Linked by Thom Holwerda on Sun 27th Apr 2008 15:23 UTC
Windows Just about everyone using Windows XP runs the operating system as administrator - or root, if you come from a UNIX background. Such is the case because Microsoft, in its infinite wisdom, figured it somehow made sense to give every user full access to the system, and to more or less completely ignore the intricate and advanced security systems in place in Windows NT and the NTFS file system. This kind of turned out to be a very bad idea, and allowed Microsoft and its 3rd party developers to become hopelessly sloppy; most Windows applications more or less assumed they were run by administrators. It also allowed malware full access to the system when executed. Cue User Account Control.
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RE[2]: Speaking of sloppy...
by kerframil on Tue 29th Apr 2008 20:25 UTC in reply to "RE: Speaking of sloppy..."
kerframil
Member since:
2005-07-13

I used XP Pro with limited user for a year on a laptop and it was a freaking nightmare. You can't even change the powersaving policies in a limited user without promoting them to Administrator first and putting them back down afterwards.

This problem can be solved by making some changes in the registry as described here:

http://blogs.msdn.com/aaron_margosis/archive/2005/02/09/370263.aspx

I also had lots and lots of weird File-ownership Problems, having to copy files to another location and back again before i could execute them as my limited user.

I'm not quite sure what the problem was in this case but the important thing to remember is that, when copying files, the permissions will change according to the policy defined by its parent folder (or an ancestor thereof).

However, when moving files, the original permissions will be retained unless they are being moved from one NTFS filesystem to another, in which case the behaviour is as that of copying.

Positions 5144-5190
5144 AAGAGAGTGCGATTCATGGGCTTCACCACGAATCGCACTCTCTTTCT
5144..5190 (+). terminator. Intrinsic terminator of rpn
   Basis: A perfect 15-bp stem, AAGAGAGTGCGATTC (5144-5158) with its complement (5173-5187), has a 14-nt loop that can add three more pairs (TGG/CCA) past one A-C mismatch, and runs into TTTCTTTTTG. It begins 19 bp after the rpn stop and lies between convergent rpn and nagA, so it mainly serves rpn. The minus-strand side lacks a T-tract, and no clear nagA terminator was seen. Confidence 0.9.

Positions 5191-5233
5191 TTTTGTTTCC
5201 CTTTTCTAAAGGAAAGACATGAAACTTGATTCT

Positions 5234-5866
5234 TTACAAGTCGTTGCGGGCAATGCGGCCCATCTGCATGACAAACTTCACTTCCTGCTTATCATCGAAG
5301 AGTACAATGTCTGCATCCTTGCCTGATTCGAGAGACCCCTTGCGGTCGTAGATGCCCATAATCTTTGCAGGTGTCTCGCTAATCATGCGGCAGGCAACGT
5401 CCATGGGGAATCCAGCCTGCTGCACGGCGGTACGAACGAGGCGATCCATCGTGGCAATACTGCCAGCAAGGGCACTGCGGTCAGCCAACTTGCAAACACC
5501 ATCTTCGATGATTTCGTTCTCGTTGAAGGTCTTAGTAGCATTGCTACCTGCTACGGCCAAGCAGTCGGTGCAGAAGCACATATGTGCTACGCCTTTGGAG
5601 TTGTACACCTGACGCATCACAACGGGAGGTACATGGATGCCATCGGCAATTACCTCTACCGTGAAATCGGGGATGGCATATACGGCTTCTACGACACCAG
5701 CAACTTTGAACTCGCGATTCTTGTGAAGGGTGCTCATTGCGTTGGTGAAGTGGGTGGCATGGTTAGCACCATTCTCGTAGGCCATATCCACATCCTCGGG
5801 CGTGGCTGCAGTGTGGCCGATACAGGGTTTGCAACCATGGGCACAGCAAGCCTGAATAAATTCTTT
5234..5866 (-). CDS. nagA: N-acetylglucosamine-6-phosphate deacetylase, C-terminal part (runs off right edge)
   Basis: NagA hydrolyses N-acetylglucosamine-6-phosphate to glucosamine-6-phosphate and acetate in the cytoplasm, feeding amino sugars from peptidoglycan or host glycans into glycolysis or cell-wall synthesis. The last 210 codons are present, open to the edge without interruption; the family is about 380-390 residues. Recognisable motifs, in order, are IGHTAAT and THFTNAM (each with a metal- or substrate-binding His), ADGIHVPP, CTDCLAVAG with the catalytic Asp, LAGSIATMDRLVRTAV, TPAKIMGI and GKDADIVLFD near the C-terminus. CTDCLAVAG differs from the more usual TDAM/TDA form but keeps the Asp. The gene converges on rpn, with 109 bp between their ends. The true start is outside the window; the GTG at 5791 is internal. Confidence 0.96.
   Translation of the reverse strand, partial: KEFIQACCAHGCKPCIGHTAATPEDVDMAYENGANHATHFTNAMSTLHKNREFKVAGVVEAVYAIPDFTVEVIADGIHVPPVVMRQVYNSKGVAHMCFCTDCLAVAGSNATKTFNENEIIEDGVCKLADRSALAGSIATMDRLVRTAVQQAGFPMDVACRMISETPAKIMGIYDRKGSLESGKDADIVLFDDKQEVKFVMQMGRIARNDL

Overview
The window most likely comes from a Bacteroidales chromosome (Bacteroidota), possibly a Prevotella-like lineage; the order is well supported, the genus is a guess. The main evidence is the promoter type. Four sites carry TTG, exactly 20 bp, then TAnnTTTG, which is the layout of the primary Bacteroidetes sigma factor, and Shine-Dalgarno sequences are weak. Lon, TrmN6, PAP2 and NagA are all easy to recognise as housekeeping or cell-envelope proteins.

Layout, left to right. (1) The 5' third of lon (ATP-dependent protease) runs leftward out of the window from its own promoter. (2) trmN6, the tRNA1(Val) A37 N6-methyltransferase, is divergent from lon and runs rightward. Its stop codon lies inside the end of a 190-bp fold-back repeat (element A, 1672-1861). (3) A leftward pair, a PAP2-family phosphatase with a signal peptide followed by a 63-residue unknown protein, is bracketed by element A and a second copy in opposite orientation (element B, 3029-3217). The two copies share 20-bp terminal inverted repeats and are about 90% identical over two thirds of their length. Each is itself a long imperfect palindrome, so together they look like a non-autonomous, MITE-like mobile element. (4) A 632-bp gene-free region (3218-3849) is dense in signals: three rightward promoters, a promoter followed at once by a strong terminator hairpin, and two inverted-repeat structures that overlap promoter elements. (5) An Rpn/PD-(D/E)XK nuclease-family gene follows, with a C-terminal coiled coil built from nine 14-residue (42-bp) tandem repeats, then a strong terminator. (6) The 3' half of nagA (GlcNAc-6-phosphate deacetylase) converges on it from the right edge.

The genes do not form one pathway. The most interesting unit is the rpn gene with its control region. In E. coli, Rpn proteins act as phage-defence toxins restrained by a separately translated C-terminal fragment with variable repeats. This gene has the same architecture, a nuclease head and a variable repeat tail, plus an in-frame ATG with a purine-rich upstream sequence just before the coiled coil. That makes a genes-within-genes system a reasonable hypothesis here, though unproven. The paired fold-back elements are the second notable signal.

I sometimes forget this when moving Start Menu shortcuts from the Administrator user profile to the Everyone user profile (installers that don't install shortcuts for "everyone" ... one of my pet gripes!). This sort of problem can be solved by using the "Replace permissions entries on all child objects ..." checkbox in the Advanced Security Settings dialog.

Basically, if in doubt, it's best to copy prior to deleting the originals.

So, yes, it is possible to run XP Pro as a limited user and there is even some software around that still more or less works then but it doesn't work very well and is so much pain that most user wouldn't want to use it that way.

Agreed in so far as "most user" doesn't refer to the kind of person that regularly reads sites such as osnews.com ;)

Seeing as I'm on the topic, I might as well also convey two tips that I find quite useful. One is to set up an administrative command prompt shortcut:

%SystemRoot%\system32\runas.exe /user:administrator %SystemRoot%\system32\cmd.exe

This is useful as a launchpad for other processes that needed to be started in an administrative context, including some control panels (try running dir /w *.cpl immediately after opening such a prompt). Furthermore, one can drag and drop icons into the window of the command prompt - particularly useful for starting things that do not offer a "Run As" option (such as MSI installer packages).

The other tip I wanted to convey is that by enabling the "Restrict CD-ROM access to locally logged-on user only" security option via gpedit.msc, it is possible to rip and burn optical media as an ordinary user. This doesn't appear to be widely documented but is one of the first things that I change after installing Windows.

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